Screenings: July 6-12
Show Times: Nightly at 7:30 pm, Saturday matinee at 1:30 pm, Sunday matinee at 2:30 pm. No one will be admitted after the film begins.
Admission: Regular $7; Matinees $6; MVFS Members $5; Seniors over 60, Military and Students with ID $6; Wednesdays $5. We do not sell tickets in advance. Doors open 45 minutes before showtime.
Running Time: 98 min
Film Director: Michael Mayer
Playwright Anton Chekhov's oft-tread comedy of manners "The Seagull" may not instantly scream 2018 movie remake, but Broadway and film director Michael Mayer, with a strong assist from playwright-screenwriter Stephen Karam, has fashioned a new screen version that's an enticing, amusing and passionate showcase for its top-drawer cast led by a once-again superb Annette Bening.
Although the action, set in the early 1900s, unfolds almost entirely in and around a Russian lakeside estate, the film rarely feels static or stagy, with enough brisk editing, active camerawork and intimate framing to make for satisfying cinema.
Karam, a 2016 Tony Award-winner for "The Humans," has effectively tightened and reworked Chekhov's four-act text — even adding a (non-essential) time-jumping device — resulting in a swifter and perhaps more audience-friendly telling than usual. (Sidney Lumet's 1968 feature adaptation starring Simone Signoret, for instance, ran more than 40 minutes longer.)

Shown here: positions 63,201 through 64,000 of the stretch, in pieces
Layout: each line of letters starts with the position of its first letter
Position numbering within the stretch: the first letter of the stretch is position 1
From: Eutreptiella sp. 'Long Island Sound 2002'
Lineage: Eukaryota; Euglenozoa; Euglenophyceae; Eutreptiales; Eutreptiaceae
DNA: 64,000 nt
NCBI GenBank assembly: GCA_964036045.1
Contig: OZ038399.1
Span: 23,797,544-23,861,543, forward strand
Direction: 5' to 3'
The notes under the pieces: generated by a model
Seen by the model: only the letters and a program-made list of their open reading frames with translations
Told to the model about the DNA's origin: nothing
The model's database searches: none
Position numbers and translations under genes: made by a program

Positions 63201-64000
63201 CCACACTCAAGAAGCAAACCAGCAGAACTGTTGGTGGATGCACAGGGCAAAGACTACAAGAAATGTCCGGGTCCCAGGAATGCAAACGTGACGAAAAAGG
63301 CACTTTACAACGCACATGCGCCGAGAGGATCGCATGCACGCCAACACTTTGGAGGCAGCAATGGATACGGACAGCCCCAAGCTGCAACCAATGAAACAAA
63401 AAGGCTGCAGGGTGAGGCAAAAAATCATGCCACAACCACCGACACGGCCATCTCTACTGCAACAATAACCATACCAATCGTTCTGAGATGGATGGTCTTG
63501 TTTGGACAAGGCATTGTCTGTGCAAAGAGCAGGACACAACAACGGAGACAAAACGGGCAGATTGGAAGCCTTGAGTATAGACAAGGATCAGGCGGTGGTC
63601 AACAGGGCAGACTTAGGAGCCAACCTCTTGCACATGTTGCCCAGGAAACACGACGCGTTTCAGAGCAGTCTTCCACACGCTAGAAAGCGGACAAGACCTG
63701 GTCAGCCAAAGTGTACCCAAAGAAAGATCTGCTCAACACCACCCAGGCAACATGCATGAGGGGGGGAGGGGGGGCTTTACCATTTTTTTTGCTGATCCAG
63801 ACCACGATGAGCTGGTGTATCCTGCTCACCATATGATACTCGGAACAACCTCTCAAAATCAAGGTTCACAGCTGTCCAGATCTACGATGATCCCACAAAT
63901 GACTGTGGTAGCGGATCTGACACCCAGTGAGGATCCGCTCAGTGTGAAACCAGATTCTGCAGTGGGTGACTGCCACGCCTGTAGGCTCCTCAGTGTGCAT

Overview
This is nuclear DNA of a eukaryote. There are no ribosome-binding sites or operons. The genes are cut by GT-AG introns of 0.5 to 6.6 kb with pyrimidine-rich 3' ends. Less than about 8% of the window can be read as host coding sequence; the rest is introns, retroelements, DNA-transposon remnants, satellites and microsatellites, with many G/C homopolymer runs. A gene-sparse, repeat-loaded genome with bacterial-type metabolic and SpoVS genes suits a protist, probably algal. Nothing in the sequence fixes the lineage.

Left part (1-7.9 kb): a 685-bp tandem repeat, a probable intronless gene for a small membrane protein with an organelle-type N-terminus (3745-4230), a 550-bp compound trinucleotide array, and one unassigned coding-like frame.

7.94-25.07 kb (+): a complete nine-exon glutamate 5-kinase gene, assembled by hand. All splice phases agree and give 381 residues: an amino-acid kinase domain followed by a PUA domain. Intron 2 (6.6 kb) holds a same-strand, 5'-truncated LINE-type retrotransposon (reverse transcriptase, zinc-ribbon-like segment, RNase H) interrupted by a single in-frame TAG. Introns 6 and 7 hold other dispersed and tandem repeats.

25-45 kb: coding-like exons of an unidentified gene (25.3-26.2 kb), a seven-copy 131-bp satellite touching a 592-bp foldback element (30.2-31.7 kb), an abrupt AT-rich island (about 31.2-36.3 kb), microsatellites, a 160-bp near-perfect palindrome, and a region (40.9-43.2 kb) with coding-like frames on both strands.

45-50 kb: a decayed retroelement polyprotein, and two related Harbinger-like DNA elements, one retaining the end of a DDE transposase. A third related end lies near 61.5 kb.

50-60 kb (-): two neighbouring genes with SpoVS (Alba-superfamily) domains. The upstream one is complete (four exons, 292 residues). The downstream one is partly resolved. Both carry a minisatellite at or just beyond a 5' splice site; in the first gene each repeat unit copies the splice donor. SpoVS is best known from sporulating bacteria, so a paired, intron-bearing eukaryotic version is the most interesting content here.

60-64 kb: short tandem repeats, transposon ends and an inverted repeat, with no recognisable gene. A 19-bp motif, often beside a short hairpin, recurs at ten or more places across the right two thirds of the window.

Bening rounds out a trifecta of memorable recent performances, following "20th Century Women" and "Film Stars Don't Die in Liverpool," with her grand portrayal of vain, aging Moscow stage star Irina Arkadina, who descends, along with her younger writer boyfriend, Boris (Corey Stoll), upon the country home of her retired brother, Sorin (Brian Dennehy), for a summer visit.
Once there, Irina settles in amid a household of pining, regretful folks, most of whom, as so many classic stories would have it, are in love with the wrong person. They include Irina's melodramatic son, Konstantin (Billy Howle), an aspiring playwright who's gaga over acting hopeful Nina (Saoirse Ronan), a naive but ambitious local girl smitten with the successful Boris, who will eventually return her ardor.
Then there's the tippling, melancholy Masha (a glorious Elisabeth Moss), she of the famed avowal "I'm in mourning for my life," who longs for Konstantin, but is pursued by poor schoolteacher Mikhail (Michael Zegen). Meanwhile, Masha's anxious mother, Polina (Mare Winningham), wife of Sorin's property manager, Shamrayev (Glenn Fleshler), has long desired handsome country doctor Dorn (Jon Tenney), a onetime lover of Irina.
This roundelay of romance plays out in scenes and exchanges that can be buoyant and funny but also harshly candid and even tragic as these vivid characters explore many of life's big issues: growing older, artistic achievement, the pursuit of fame, the paths not taken, jealousy, loneliness, the pain and joys of love, and more. And let's not forget the good news-bad news meaning of that title bird.
Perhaps because Chekhov, considered a founding father of modern drama, had an early penchant for writing subtextual dialogue, the story retains a contemporary feel, despite its period trappings. As for those, veteran film and Broadway costumer Ann Roth and production designer Jane Musky, refashioning a scenic Monroe, N.Y., manor house (which stood in for the Russian estate), make ace contributions. Gary Goldstein, LA Times. Rated PG-13, for some mature thematic elements, a scene of violence, drug use, and partial nudity